In line with the Midrash, the Zohar (Vayechi 221a, Emor 105a) seems to say that chavatzelet refers to a younger plant when it is still green and has green petals, while shoshanah refers to a more mature plant that is red and white. That said, Rabbi Daniel Frisch’s Matok M’Dvash interprets this passage Kabbalistically, explaining that that it does not literally refer to colors, but to the progression of Hashem’s mercy: when His Attribute of Justice is first invoked, it is akin to “green” which is pure justice unsweetened by any tint of mercy, while later on His Attribute of Justice appears as a combination of “red” (judgement) and “white” (mercy).

Speaking of colors, Peirush Chachmei Tzarfat (to Song of Songs 2:1) explains chavatzelet as a white flower and shoshanah as a red flower. [For some odd reason, all of this reminds me of the War of Roses in England that eventually led to the rise of the Tudor family.]

Another approach identifies the chavatzelet flower as the same as the narkis. That word is a Hebraicization of the Arabic word narjis, which, in turn, comes from the Latin word narcissus (derived from the Greek narkissos), and refers to the flower that we call "daffodil" in English. This approach is apparent from Targum (to Song of Songs 2:1), Ibn Janach’s Sefer HaShorashim in the name of Rav Yehudai Gaon, Rabbi Saadia Gaon’s Tafsir (to Song of Songs 2:1), Kaftor VaFerach (ch. 56) in the name of Rav Hai Gaon, R. Shemaryah b. Elchanan of Cairo (d. 1011) in his commentary to Song of Songs (there), and Ibn Ezra (to Song of Songs there). [There is also a popular Hebrew font for Windows called Narkisim that seems to be named after the narkis flower.]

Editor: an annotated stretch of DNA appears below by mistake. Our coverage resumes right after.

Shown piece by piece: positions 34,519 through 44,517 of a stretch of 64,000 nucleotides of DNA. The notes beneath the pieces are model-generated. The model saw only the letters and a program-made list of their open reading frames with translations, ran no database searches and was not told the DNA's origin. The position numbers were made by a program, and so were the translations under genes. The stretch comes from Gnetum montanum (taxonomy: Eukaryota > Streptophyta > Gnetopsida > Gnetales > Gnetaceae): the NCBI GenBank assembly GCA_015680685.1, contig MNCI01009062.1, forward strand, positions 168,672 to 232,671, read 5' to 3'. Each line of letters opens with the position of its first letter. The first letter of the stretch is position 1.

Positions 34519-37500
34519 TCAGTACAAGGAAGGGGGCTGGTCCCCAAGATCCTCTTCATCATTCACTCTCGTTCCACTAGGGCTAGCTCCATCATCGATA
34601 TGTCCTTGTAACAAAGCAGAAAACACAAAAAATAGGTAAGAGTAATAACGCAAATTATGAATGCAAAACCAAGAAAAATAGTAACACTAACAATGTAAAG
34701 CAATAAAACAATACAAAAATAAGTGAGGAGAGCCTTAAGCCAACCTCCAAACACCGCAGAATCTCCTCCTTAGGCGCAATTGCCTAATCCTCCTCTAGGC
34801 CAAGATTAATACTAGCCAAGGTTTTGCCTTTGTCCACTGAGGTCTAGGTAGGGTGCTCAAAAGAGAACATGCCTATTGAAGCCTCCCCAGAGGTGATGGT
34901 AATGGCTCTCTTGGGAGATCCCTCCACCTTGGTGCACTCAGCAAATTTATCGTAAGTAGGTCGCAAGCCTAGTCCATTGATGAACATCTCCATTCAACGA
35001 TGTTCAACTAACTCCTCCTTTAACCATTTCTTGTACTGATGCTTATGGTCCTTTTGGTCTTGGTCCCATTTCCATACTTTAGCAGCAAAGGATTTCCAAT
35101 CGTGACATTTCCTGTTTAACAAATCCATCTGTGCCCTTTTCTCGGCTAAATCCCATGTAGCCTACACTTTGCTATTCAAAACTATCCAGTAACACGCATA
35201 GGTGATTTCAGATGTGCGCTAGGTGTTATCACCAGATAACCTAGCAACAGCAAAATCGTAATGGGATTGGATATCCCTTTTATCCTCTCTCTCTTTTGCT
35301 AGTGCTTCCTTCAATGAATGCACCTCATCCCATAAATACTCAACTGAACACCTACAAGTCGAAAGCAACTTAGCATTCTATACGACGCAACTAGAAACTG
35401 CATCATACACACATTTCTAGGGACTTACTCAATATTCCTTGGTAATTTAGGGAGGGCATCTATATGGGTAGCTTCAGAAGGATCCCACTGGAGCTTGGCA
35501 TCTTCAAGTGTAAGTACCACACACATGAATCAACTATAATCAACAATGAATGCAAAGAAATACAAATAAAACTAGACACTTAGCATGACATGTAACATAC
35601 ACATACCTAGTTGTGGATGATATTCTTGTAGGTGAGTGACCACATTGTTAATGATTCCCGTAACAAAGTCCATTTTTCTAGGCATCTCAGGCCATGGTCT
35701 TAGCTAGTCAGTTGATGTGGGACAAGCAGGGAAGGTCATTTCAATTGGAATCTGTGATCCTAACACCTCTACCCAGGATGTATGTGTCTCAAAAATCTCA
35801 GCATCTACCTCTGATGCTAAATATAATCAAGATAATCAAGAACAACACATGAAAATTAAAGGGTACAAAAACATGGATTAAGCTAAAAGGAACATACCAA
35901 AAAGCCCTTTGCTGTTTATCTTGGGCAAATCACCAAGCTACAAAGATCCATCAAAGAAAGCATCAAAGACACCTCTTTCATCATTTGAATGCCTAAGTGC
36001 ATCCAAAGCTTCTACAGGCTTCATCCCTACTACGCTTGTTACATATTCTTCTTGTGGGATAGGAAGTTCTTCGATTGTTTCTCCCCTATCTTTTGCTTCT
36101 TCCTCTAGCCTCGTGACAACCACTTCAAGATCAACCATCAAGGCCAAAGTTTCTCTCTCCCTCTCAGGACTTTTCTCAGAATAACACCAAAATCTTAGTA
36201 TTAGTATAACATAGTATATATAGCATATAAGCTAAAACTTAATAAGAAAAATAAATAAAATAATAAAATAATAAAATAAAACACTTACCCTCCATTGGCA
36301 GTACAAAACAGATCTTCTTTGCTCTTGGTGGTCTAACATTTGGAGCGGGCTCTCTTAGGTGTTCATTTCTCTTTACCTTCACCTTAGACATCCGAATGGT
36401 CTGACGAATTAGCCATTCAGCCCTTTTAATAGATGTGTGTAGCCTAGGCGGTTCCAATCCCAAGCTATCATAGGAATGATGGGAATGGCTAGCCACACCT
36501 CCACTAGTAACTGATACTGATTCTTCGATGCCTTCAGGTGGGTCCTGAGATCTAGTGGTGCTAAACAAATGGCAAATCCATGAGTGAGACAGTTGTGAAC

If the Latin name narcissus reminds of your neighborhood narcissist, it should. This is because in Greek mythology, Narcissus was a young man known for his extraordinary beauty, but also self-absorbed selfishness. One day, Narcissus caught sight of his own reflection and immediately fell in love with it, not realizing that it was merely an image of himself. He became utterly captivated, unable to tear himself away from his reflection, eventually wasting away and dying by the pool. A flower — the narcissus — bloomed at the spot where Narcissus died. That flower, with its delicate beauty and inclination to grow near water, is believed to symbolize Narcissus's vanity and self-love (for a similar tale in rabbinic literature, see Nedarim 9b).